Greece may have no money, but it still has an abundance of business opportunities, as the recent acquisition by US firm Watson Pharmaceuticals of Specifar, a Greece-based manufacturer of generic drugs, indicates.
The Vassilopoulos family, which had a 100 percent stake in Specifar, received 400 million euros in cash to hand over their shares to the American company, while it will also receive another 40 million over the next five years as a percentage of profits from the drug it developed called Esomeprazole, a generic tablet version of Nexium, used to treat acid reflux disease.
According to one market pundit, ?the American firm not only went ahead with a purchase in the middle of Greece?s worst economic crisis, but they made the acquisition by completely ignoring the country?s risk factor.? However, he added, Specifar was already an extroverted company, with some 80 percent of its sales made abroad, though this does not change the fact that it had its headquarters and production line in Greece. Watson, meanwhile, appeared determined to acquire the Greek company, as the deal took just six months to seal.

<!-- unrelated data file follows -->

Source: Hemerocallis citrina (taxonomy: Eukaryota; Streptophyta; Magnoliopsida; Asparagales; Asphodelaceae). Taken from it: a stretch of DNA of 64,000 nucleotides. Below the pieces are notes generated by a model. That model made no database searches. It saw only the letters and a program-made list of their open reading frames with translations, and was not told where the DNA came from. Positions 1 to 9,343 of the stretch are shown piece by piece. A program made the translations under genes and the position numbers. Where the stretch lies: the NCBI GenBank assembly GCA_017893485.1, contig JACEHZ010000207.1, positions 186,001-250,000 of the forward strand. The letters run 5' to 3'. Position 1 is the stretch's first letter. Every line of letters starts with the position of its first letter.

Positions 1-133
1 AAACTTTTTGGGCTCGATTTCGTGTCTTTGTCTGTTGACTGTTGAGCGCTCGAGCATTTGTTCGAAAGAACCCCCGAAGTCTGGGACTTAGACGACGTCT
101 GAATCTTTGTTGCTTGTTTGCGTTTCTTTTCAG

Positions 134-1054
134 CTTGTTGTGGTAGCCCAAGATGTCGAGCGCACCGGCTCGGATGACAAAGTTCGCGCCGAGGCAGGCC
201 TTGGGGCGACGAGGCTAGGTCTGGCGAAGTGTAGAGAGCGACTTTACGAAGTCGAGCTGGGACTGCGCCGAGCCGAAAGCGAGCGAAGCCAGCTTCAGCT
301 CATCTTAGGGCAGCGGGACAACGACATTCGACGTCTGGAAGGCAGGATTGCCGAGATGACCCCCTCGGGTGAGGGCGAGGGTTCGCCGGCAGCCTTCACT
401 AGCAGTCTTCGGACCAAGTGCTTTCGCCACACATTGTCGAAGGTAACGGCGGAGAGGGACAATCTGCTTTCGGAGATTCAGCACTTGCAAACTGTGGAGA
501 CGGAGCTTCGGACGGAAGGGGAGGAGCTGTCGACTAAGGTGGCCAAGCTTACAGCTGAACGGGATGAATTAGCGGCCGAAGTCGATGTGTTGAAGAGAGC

According to one executive close to the sale, ?it is unlikely that Watson?s interest in Specifar increased as the Greek crisis deepened.? In fact, said the executive, the American company was ready to pay 20 times more than the Greek company?s 2010 earnings before interest, taxes, depreciation and amortization (EBITDA). Specifar showed operational profits of 18.5 million euros in 2010.
According to market experts, Watson paid for three factors: The first is Specifar?s growth potential. From a 30-million-euro turnover in 2007, Specifar saw revenues of 85 million euros by 2010, while it is estimated that its sales will double within the next three years to reach 160 million euros.
The second factor is the compatibility between the two companies, as Watson has only a limited European presence, while Specifar mostly does business with Europe and especially France. Moreover, Specifar is building a new plant in the Oinofyta region north of Athens, which is expected to be completed by 2012 and which will represent Watson?s first production unit on European soil. The new plant is expected to increase the company?s production capacity threefold.
The third factor is the Greek company?s know-how in product design and development. According to a recent statement by Watson CEO Paul Bisaro, ?the strategic significance of this combination is substantial? as Watson ?will now have a powerful product development capability recognized throughout the industry for its strong track record of successfully launching products in key European markets, supported by an accomplished R